On the Wardenship e-List one of the perennial questions a newly appointed Trustee or member of Premises asks is:
“What does your warden do?”
As with so many things this question has as many different answers as the number of Quakers or Meetings answering!
Some the roles a warden is now fulfilling may have never been on the original job or role description – they may not be written down. Instead the job has grown organically to complement the time and skill set of the existing warden(s).
Often, it is difficult to untangle what was on the original job description and what has been added on — officially or unofficially — since the description was created or since the warden was hired. Such tangling wasn’t intentional, but can lead to amazement at what is no longer being done when the Warden or Resident Friend leaves.
Thankfully, the untangling can start with a simple decision to do so.
- If there isn’t a clear job description than one should be drawn up.
- If there is a Warden or Resident Friend ask them to keep a record of their tasks for a week or so.
I use HoursTracker, an app on my mobile phone, to ensure I accurately charge (and I include clients and MBS as categories here). As I swap tasks I log in and out plus add a brief description of the tasks.
Let’s get back to answering the original question, “What does a warden do?” My records in HoursTracker enabled me to create a mindmap which includes the following sub headings:
- Maintenance which included Caretaking and Gardening
- Hospitality services both for hirers and for the Meeting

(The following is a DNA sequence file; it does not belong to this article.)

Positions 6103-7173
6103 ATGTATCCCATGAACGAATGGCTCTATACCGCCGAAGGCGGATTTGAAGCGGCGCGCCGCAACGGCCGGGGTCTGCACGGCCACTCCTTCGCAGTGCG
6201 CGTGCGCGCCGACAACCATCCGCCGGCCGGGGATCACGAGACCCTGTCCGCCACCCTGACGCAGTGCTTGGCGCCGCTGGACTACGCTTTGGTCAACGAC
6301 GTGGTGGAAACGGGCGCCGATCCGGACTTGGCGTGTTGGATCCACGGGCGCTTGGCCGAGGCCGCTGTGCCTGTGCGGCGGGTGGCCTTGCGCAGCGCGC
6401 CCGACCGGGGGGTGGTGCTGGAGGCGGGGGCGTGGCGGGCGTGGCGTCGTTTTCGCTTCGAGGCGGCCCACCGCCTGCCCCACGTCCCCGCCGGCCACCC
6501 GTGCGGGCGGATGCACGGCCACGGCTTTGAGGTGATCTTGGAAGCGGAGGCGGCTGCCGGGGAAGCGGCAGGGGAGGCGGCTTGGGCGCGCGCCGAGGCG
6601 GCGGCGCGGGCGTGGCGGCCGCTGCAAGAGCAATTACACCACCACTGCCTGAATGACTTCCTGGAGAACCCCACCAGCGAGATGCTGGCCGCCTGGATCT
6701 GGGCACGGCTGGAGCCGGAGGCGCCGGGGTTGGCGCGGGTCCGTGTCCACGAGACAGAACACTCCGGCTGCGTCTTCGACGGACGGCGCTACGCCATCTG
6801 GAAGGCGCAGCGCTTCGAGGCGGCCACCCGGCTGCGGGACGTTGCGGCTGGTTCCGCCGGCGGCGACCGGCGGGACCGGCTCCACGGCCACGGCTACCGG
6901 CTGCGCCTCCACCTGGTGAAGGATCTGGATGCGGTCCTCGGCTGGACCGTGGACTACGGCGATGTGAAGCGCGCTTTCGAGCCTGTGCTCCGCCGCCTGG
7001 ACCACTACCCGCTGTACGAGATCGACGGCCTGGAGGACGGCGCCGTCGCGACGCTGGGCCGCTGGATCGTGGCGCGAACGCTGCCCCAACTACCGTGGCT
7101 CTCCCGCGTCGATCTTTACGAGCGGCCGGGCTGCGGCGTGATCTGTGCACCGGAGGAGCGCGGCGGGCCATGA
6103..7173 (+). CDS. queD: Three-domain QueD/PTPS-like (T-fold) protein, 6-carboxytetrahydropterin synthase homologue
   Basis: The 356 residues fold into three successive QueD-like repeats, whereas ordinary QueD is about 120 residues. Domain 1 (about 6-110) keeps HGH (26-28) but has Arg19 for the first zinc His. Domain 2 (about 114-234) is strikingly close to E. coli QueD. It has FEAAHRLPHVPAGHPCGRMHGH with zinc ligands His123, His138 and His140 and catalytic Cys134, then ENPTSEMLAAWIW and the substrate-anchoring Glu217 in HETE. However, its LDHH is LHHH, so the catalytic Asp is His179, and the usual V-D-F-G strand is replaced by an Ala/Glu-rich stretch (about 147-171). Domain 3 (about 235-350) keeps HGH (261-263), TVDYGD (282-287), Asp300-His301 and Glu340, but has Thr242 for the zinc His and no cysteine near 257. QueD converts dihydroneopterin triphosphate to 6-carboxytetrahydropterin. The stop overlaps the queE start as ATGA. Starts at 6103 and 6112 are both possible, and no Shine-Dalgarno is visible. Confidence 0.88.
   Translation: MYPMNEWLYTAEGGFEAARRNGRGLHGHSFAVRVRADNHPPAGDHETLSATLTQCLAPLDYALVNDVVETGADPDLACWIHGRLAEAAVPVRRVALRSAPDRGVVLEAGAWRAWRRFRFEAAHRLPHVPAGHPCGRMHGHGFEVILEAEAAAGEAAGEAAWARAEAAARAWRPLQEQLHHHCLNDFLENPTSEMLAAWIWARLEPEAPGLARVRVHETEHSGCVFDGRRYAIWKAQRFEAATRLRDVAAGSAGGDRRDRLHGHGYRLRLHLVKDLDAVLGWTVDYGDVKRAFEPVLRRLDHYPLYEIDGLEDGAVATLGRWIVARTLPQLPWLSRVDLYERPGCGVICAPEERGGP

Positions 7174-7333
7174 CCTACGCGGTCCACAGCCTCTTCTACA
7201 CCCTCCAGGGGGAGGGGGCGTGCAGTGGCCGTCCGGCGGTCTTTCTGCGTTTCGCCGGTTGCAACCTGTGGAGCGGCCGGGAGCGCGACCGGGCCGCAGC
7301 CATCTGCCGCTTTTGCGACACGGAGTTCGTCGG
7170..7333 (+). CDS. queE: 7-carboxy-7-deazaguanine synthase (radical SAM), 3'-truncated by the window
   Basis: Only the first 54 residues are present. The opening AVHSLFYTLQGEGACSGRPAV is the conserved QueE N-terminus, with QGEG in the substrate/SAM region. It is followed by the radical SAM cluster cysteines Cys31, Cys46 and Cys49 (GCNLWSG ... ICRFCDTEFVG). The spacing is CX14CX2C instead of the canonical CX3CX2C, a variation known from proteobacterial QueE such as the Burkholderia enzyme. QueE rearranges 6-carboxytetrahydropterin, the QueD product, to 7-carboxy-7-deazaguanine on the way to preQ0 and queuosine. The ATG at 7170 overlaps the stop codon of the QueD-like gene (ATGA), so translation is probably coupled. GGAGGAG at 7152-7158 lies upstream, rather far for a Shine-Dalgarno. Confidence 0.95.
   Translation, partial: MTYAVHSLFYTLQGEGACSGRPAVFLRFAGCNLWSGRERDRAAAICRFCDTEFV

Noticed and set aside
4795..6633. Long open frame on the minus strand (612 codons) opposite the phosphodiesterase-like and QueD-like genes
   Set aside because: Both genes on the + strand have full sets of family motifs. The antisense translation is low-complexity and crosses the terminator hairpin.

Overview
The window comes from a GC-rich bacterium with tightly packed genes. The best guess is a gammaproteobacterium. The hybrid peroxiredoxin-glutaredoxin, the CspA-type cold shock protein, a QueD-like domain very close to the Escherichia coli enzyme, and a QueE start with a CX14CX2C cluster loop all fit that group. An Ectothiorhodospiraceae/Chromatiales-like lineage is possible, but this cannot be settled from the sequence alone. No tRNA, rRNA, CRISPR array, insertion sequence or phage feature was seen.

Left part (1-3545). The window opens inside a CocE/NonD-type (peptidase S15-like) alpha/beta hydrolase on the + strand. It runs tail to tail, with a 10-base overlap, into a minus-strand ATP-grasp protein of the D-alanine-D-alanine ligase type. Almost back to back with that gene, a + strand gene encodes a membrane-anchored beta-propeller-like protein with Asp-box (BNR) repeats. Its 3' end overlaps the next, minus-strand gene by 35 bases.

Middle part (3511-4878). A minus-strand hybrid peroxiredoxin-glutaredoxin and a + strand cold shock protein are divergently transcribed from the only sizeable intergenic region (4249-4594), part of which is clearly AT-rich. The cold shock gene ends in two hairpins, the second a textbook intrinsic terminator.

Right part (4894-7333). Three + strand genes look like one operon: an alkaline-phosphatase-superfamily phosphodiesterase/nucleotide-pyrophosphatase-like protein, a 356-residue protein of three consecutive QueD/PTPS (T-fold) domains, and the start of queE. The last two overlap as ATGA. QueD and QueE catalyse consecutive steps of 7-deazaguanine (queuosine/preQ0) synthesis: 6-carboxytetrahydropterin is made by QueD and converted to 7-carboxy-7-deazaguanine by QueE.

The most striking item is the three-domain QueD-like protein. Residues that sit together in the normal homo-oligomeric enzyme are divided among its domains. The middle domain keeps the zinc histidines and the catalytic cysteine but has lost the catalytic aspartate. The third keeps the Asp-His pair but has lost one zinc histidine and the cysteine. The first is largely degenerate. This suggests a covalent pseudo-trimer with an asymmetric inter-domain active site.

- Marketing and PR
- Lettings Administration
- Finance and Bookkeeping
- Business Management and Administration
- Website Maintenance
- General Quaker Stuff
Other Wardens/Staff responding to the question, mentioned other jobs they were expected to do, too:
- Living in and maintaining the B&B
- Looking after rental property including a hostel next door
- Coordinating teams of volunteers
- Running the TraidCraft stall every Sunday
- Making soup for midweek Meeting for Worship
Working out how many different jobs you are are expecting your workers to juggle can help work out problems, find ways of ensuring that their time is being used appropriately and aren’t being asked to do too much.
By being mindful of the time a warden spends on jobs and the different roles in the job description, a Meeting can also create opportunities to bring in other people to help with the juggling if necessary.
Qf&P has a section on employment and ensuring they aren’t overloaded, which can be useful for management of volunteers too.
To browse through all of the posts click on the Quaker A-Z link here or in the side bar.
Do you have any more jobs to add to my list of things Wardens have been asked to do?